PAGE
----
Market watch: 'War premium' on oil prices eroding
Oil futures prices plunged on world markets Friday, and traders said the so-called "war premium" eroded before the weekend as the chances of a US military conflict with Iraq appeared to be declining.
By OGJ editors
HOUSTON, Oct. 28 -- Oil futures prices plunged on world markets Friday, and traders said the so-called "war premium" eroded before the weekend as the chances of a US military conflict with Iraq appeared to be declining in light of negotiations in the UN Security Council.
During the weekend, the Gulf Cooperation Council (GCC) pledged to secure sufficient quantities of oil for global markets given concerns about tensions in the Middle East. The six members of the GCC together supply about 20% of the world's oil needs.
The oil and energy ministers of OPEC members Kuwait, Qatar, and Saudi Arabia conferred during a 1-day meeting in Muscat, Oman, along with non-OPEC members Oman and Bahrain. Afterward, they told reporters that they had studied the international oil market situation along with supply and demand forecasts.
"The regional emergency plan is to cover any shortfall, if there is any, from the member states," said Mohammed bin Hamad Al Ramahi, Omani oil and gas minister. The group issued a statement pledging that the GCC was ready to provide sufficient oil supplies to world markets if needed in case of any type of emergency.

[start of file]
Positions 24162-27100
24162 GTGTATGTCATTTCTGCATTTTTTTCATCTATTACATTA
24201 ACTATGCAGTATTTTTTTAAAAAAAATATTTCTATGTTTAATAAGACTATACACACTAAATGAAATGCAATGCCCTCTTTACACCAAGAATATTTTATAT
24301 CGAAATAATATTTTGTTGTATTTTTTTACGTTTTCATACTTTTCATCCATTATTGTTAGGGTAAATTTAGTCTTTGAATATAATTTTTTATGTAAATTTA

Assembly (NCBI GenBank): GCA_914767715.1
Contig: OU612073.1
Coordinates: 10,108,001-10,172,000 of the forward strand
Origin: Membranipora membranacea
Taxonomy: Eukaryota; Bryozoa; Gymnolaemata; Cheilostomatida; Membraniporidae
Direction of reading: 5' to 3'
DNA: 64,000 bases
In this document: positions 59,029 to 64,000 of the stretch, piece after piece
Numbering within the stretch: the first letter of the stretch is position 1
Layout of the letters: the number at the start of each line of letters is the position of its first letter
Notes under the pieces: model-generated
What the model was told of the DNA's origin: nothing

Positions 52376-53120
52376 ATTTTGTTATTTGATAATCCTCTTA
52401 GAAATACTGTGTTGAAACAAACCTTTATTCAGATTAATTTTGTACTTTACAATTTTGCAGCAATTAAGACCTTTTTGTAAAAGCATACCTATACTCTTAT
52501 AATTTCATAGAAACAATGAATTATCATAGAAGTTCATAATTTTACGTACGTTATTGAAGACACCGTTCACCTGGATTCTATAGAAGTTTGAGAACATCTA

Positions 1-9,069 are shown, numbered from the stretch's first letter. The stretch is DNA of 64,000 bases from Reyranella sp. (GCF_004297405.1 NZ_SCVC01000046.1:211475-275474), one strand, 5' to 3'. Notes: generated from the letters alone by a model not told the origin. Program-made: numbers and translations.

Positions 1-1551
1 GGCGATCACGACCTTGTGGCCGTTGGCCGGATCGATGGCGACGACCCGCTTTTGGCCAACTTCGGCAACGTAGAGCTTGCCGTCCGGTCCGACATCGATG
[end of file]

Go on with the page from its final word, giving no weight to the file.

Al Ramahi clarified that GCC was not anticipating an emergency, and he said no political situation was discussed.
Meanwhile, the gasoline futures price climbed upon last week's reports that US gasoline inventories are below historical levels, analysts said. Unleaded gasoline for November delivery jumped 1.92¢ to 86.09¢/gal Friday on the New York Mercantile Exchange.
The December contract for benchmark US light, sweet crudes dropped by $1.15 to $27.05/bbl Friday on NYMEX, while the January contract lost $1.14 to $26.65/bbl. November heating oil plunged by 3.213¢ to 72.76¢/gal.
The November natural gas contract fell 10.5¢ Friday to $4.03/Mcf
In London, brokers said futures prices for North Sea Brent oil lost $1 as technical selling took prices below $26/bbl on the International Petroleum Exchange, as traders looked for fresh news in US-Iraq relations. The December Brent contract closed at $25.46/bbl, after trading in a range of $25.35-26.62/bbl.
The November natural gas contract was off 8¢ to the equivalent of $3.56/Mcf on IPE.
The average price for the Organization of Petroleum Exporting Countries' basket of seven crudes dropped 54¢ to $26.20/bbl Friday.